By Reason Cybersecurity
on Mon Jan 13 2020
Before answering the question, ‘can antivirus scan zip files?’, we should first take a brief look at what .zip files actually are. Simply put, zip files are files that have been compressed to reduce storage space. Zip files are identified by their .zip file extension and are easily created on your desktop. Once a .zip file has been created, accessing the files within, requires first ‘unpacking’ or extracting them. Zip files have other uses as well such as file encryption and for creating different kinds of archives. Then there’s the more harmful use favored by cyber criminals who use .zip files to send malicious files.
Fortunately, antivirus software can and do scan .zip files, but how the scan is performed depends on the antivirus software. Some antivirus software, for example, can scan and detect viruses that are inside the archived file. They do this by temporarily decompressing the archived files and scanning the contents. Others scan the files for viruses once they’ve been extracted, which is also a perfectly safe method of scanning since the AV will still clean, quarantine or delete (depending upon the method chosen) any infected files before they can infect your system or other files. An antivirus software’s ability to scan archived files also depends on the format of the archived files. Sometimes, the AV software can only detect a virus in a .zip file, but it can’t take any further steps to remove or delete it. When this happens, you will usually have to run the antivirus directly on the infected file after you’ve extracted it.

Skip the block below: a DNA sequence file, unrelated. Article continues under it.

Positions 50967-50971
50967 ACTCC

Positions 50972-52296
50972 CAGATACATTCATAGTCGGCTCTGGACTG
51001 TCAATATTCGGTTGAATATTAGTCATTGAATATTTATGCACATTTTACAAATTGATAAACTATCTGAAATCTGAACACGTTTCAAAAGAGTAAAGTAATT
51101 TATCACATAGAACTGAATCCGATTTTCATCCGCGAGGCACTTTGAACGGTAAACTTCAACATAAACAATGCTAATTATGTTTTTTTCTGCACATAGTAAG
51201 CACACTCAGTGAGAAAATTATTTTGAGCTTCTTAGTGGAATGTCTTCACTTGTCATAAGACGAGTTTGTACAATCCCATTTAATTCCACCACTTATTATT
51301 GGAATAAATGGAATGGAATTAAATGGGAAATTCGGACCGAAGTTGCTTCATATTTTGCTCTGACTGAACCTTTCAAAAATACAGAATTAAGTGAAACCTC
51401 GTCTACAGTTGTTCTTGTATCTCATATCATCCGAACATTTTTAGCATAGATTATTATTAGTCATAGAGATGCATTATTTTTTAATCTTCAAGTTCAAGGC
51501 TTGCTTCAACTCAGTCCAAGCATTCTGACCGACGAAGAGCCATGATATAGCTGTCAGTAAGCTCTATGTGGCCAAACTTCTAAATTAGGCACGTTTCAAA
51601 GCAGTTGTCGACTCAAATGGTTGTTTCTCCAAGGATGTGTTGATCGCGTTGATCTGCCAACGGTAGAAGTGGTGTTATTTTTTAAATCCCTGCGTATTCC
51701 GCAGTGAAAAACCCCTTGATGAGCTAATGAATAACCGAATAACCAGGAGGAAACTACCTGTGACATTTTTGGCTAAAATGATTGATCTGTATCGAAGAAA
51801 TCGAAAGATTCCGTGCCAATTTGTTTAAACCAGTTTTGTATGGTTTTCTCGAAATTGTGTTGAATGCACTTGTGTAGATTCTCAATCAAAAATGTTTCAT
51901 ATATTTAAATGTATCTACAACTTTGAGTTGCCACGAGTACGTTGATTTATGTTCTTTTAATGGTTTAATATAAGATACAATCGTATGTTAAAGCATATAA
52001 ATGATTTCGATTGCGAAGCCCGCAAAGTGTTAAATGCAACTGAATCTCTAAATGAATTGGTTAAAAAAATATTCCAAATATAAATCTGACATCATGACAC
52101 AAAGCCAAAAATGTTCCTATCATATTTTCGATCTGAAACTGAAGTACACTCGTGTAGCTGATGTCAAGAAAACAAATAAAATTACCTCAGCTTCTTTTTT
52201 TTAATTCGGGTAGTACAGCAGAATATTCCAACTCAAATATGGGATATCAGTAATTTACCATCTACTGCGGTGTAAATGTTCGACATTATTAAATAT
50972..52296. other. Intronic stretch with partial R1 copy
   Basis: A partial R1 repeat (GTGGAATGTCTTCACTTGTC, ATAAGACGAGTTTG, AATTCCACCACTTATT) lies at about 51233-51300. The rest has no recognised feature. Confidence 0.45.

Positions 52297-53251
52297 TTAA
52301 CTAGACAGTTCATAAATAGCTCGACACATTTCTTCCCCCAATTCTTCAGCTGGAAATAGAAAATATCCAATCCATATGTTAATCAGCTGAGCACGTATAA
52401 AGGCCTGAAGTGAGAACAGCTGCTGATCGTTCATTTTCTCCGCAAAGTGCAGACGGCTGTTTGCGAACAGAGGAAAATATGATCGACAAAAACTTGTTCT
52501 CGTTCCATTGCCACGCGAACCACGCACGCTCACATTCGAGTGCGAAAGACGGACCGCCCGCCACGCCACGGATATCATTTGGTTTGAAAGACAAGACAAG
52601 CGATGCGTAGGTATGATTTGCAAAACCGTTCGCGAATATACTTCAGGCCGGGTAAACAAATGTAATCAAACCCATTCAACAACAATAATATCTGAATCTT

Zip bombs work differently than other viruses that are delivered by .zip files, in that they are crafted in such a way that an enormous amount of time, space, and system memory is required to unpack them. Unpacking them thus makes it harder for other programs, like antivirus software, which are the main targets of these zip bombs, to operate. One very well known example of a zip bomb is called ‘42.zip’. The file itself is only a few kilobytes, but when it’s decompressed it takes up an astonishing 4.5 petabytes worth of disk space!
It’s easy to understand, therefore how zip bombs can crash a computer system. Essentially, zip bombs are designed to exhaust your system’s resources so that it crashes and your antivirus software is disabled, which then creates an opening for other types of malware. Fortunately, AV software can detect zip bombs too. It does this by looking for overlapping files and by knowing not to unpack layer after layer of recursive data, a sure sign of a zip bomb.